mazer

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ma·zer

 (mā′zər)
n.
A large drinking bowl or goblet made of metal or hard wood.

[Middle English, from Old French masere, kind of wood, maple burl, of Germanic origin.]
American Heritage® Dictionary of the English Language, Fifth Edition. Copyright © 2016 by Houghton Mifflin Harcourt Publishing Company. Published by Houghton Mifflin Harcourt Publishing Company. All rights reserved.

mazer

(ˈmeɪzə) ,

mazard

or

mazzard

n
obsolete a large hardwood drinking bowl
[C12: from Old French masere, of Germanic origin; compare Old Norse mösurr maple]
Collins English Dictionary – Complete and Unabridged, 12th Edition 2014 © HarperCollins Publishers 1991, 1994, 1998, 2000, 2003, 2006, 2007, 2009, 2011, 2014

ma•zer

(ˈmeɪ zər)

n.
a large drinking bowl made orig. of wood.
[1150–1200; Middle English: kind of wood (probably maple), Old English mæser-; c. Middle High German maser maple, drinking cup, Old Norse mǫsurr maple]
Random House Kernerman Webster's College Dictionary, © 2010 K Dictionaries Ltd. Copyright 2005, 1997, 1991 by Random House, Inc. All rights reserved.
ThesaurusAntonymsRelated WordsSynonymsLegend:
Noun1.mazer - a large hardwood drinking bowlmazer - a large hardwood drinking bowl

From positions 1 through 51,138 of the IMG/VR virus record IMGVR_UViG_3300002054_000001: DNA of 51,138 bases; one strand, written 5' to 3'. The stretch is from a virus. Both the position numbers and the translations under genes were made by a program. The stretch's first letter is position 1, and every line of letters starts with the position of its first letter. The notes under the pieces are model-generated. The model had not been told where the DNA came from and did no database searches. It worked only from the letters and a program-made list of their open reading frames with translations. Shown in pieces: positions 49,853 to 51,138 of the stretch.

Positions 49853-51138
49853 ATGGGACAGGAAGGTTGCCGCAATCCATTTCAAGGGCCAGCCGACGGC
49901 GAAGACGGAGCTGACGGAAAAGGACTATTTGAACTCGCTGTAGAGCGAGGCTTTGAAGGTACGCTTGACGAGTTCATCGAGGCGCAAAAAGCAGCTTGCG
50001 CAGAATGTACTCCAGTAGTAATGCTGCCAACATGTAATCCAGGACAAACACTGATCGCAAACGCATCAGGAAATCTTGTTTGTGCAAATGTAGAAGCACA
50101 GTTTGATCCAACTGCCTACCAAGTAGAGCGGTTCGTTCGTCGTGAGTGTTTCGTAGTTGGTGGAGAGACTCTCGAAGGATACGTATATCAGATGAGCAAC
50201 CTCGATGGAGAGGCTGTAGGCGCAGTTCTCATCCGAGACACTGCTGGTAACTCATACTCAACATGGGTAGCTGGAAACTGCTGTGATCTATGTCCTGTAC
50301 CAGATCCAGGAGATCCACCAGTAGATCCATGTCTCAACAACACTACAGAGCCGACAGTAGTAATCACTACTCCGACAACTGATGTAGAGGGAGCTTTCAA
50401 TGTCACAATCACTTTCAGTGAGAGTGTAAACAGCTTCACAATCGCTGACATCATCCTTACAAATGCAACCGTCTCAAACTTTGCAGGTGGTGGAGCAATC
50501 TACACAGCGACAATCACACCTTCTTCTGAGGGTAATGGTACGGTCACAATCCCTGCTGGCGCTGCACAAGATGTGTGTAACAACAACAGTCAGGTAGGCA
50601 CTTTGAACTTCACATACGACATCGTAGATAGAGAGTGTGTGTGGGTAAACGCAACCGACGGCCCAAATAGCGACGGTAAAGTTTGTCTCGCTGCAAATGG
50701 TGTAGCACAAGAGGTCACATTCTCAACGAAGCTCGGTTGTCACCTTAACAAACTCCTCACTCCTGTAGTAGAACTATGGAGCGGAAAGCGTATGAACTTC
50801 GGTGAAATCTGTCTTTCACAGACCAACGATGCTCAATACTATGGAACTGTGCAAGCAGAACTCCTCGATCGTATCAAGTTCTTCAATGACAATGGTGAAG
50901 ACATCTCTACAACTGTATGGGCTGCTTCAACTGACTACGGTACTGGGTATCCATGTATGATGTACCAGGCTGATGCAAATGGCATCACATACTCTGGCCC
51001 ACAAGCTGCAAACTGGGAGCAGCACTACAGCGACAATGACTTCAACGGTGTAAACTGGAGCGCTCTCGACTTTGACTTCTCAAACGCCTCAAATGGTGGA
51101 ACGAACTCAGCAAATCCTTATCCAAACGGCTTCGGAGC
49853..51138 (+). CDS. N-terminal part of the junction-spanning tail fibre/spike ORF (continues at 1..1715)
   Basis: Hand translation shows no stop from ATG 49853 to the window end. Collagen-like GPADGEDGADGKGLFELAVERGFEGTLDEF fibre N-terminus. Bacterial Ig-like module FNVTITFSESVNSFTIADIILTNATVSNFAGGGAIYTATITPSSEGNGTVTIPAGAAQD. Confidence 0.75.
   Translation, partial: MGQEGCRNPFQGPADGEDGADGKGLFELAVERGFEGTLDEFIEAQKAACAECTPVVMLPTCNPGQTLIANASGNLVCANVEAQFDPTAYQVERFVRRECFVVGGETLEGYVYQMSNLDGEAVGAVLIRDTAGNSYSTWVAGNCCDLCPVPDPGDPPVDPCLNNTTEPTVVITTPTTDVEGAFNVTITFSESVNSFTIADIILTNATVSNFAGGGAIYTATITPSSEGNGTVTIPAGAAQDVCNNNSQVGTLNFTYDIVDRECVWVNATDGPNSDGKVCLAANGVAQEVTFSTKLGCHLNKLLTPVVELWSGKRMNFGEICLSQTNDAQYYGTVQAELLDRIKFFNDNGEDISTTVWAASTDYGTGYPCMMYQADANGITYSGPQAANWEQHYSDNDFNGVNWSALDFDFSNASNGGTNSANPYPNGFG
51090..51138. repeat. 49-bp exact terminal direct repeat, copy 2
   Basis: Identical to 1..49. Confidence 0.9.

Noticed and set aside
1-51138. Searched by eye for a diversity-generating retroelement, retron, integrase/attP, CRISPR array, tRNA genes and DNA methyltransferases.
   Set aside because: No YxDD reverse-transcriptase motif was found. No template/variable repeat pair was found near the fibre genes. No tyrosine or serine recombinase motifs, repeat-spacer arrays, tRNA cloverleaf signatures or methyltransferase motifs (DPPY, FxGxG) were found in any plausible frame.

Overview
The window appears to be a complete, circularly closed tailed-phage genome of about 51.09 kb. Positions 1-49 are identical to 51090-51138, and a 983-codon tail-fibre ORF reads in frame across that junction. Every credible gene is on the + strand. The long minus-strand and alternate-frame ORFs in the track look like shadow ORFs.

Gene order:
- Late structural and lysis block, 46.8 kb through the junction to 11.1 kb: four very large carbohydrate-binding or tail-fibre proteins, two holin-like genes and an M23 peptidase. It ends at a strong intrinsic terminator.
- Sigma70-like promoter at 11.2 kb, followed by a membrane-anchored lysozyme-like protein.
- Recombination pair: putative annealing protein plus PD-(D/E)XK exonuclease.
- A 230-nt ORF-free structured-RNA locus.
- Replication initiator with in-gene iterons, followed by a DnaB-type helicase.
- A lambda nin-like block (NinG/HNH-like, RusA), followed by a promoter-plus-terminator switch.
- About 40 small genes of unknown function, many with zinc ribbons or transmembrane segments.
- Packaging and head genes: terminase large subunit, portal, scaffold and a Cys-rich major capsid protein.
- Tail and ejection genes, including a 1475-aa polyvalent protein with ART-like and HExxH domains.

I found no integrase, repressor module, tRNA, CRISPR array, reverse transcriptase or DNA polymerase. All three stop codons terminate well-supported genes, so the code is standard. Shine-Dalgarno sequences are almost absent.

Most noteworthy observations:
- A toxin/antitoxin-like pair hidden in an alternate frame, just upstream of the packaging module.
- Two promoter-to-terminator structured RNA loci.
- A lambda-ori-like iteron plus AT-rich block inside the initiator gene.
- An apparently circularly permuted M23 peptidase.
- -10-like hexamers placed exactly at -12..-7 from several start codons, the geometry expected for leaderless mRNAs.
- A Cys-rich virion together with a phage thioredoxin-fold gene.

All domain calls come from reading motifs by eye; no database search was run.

bowl - a round vessel that is open at the top; used chiefly for holding food or liquids;
Based on WordNet 3.0, Farlex clipart collection. © 2003-2012 Princeton University, Farlex Inc.
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References in classic literature ?
At that time I was a beginner at the Bar and often met him in the corridors of examining magistrates, when I had gone to get a "permit to communicate" for the prison of Mazas, or for Saint-Lazare.
Head of PCI-DSS APAC Sebastian Mazas said this result is "very impressive and a very good surprise."
Bach, Mozart, Telemann, and Muzio Clementi, and lesser known figures such as Jacques Mazas (1782-1849), Domenico Gatti, and Oskar Blume.
Replacements: J Campo, M Fitzgerald, S Puleoto, O Nauroy, D Chouchan or C Milheres, P Bernat-Salles, L Mazas.
Lola Ariadna Gil Rafael Sanchez Mazas Ramon Fontsere Miralles Joan Dalmau Conchi Maria Botto Gaston Diego Luna Young Soldier Alberto Ferreiro (Catalan dialogue) Spanish cinema's over-exploited genre of Civil War dramas receives a welcome injection of the contemporary in David Trueba's evocative, understated "Salamina Soldiers." Based on a surprise bestseller by Javier Cercas, pie threads together a complex weave of past and present in an open-ended tale on history's impact, and eschews the facile moralizing that tends to blight Spanish helmers when they tackle the subject.
Rafael Sanchez Mazas, one of the founders of the Falange Espanola--and a writer out of favor due to his political beliefs--is detained in Barcelona by a group of Republican soldiers as he attempts to escape to France.